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I really like this photo and was wondering how I can achieve something similar?

http://www.flickr.com/photos/lucasasteratakis/6044310648/in/photostream

I had a look at some tutorials to do with making things look miniature (tilt shift photography) ...

http://www.tiltshiftphotography.net/photoshop-tutorial.php

but I'm not convinced that this is what is being done to photo?

Thanks

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I'm thinking that this is a case of a stitched shallow DOF panorama -- which is popularly known as the Brenizer Method.

Here's a tutorial on how it's being done:

http://blog.buiphotography.com/2009/07/the-brenizer-method-explained-with-directions/

  • +1 - Looking at the examples on that site, this does look eerily similar to the Brenizer Method to me. – rfusca Aug 15 '11 at 18:44
  • Wow. That is labor intensive process. I think I'd rather get a real tilt shift then doing this kind of work every time. I bet telling a wedding party at a ceremony to be still for 30 seconds is not a crowd favorite either... – Jakub Sisak GeoGraphics Aug 16 '11 at 2:09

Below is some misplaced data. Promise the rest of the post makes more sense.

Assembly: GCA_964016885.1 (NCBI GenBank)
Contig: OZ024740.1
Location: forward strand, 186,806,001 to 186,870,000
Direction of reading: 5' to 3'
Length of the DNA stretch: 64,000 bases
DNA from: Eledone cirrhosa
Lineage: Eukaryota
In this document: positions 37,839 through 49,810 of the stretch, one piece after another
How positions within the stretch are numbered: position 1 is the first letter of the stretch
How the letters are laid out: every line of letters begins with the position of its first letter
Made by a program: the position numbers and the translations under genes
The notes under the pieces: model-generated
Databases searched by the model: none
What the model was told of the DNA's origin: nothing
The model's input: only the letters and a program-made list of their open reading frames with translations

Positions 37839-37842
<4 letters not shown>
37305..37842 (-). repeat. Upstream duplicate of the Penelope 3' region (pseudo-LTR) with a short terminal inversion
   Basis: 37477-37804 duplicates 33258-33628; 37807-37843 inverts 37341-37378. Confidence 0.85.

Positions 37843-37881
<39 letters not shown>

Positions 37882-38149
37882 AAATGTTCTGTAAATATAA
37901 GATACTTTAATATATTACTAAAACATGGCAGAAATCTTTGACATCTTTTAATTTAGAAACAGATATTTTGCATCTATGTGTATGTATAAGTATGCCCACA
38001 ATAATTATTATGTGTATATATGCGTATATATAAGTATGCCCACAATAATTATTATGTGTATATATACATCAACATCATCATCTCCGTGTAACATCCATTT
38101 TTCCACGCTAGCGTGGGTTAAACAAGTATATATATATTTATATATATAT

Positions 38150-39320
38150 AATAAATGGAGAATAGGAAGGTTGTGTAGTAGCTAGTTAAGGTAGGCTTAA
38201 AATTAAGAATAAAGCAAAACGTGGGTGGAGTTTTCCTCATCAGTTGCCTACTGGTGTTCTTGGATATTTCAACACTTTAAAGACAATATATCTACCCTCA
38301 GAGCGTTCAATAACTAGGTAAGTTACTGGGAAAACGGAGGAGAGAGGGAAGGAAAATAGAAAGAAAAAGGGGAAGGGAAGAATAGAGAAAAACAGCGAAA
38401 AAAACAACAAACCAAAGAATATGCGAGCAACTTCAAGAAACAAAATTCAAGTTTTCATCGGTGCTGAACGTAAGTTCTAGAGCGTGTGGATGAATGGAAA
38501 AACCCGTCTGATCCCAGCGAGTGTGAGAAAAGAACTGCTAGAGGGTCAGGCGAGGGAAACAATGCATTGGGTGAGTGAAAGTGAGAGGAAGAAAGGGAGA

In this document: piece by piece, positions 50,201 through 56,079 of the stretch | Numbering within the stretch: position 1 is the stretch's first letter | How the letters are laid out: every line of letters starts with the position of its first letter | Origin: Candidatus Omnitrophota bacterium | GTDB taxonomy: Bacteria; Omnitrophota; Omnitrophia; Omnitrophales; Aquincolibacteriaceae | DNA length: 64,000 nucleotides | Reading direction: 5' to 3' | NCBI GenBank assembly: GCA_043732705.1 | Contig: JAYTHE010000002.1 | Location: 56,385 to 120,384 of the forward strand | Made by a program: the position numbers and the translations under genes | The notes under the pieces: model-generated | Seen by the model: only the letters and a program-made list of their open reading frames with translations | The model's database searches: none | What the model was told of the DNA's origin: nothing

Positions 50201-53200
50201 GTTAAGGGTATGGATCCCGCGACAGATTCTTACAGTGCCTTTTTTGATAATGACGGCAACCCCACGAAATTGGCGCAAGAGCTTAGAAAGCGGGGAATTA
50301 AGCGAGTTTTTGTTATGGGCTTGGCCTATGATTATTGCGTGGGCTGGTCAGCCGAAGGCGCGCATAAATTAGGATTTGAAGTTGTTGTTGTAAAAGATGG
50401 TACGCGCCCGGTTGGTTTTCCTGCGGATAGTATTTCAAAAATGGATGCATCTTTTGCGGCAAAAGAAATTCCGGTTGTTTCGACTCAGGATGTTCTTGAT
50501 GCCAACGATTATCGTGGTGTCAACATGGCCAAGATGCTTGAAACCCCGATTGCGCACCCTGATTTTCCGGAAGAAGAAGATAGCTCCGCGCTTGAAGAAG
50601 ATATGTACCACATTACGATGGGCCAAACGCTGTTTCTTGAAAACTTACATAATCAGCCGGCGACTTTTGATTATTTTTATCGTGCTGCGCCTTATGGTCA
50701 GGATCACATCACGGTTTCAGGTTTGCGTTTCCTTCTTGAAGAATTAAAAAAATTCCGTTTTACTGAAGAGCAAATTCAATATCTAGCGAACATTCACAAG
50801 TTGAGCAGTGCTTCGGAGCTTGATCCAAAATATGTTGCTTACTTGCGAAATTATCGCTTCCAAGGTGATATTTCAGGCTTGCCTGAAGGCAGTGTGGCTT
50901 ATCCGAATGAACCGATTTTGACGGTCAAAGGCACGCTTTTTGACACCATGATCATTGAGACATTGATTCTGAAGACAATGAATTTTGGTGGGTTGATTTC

• Considering that much of the work is done via computer and autostitching software, it doesn't seem any more daunting than any other extra large panorama. The actual shoot seems pretty straightforward: manual settings, jpg for speed, machine gun in a spiral with overlap. The real time consumption is helping the computer number crunch. – smigol Aug 16 '11 at 5:55
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That image looks like it was taken with either a real tilt-shift or just a really shallow depth of field.

edit - this quotation from the photographer's profile seems to confirm this:

I do edit and enhance some of my photos (not all), but all manipulation is always kept to a minimum in my photography. I take pride in my skill and the knowledge I have that goes into taking a good photograph, and I would never spoil this with the ease of photo manipulation. That's a different art.

The problem with those simple fake tilt shift tutorials is that they only work when you have an image taken from above looking down, so that distance decreases from top to bottom in the image. The source image in the link you posted is a good example of this.

The Flickr image you posted was taken from a lower viewpoint level with the subject. To get this effect in Photoshop you'd have to mask the person first so the blurring effect is not applied to them, otherwise their head would be just as blurry as the background. This adds a level of complexity generally not covered by "fake miniature" tutorials.

  • You are right, the tutorials usually just cover images that are shot from a high perspective. These are probably shot with the real thing. – dpollitt Aug 15 '11 at 13:38

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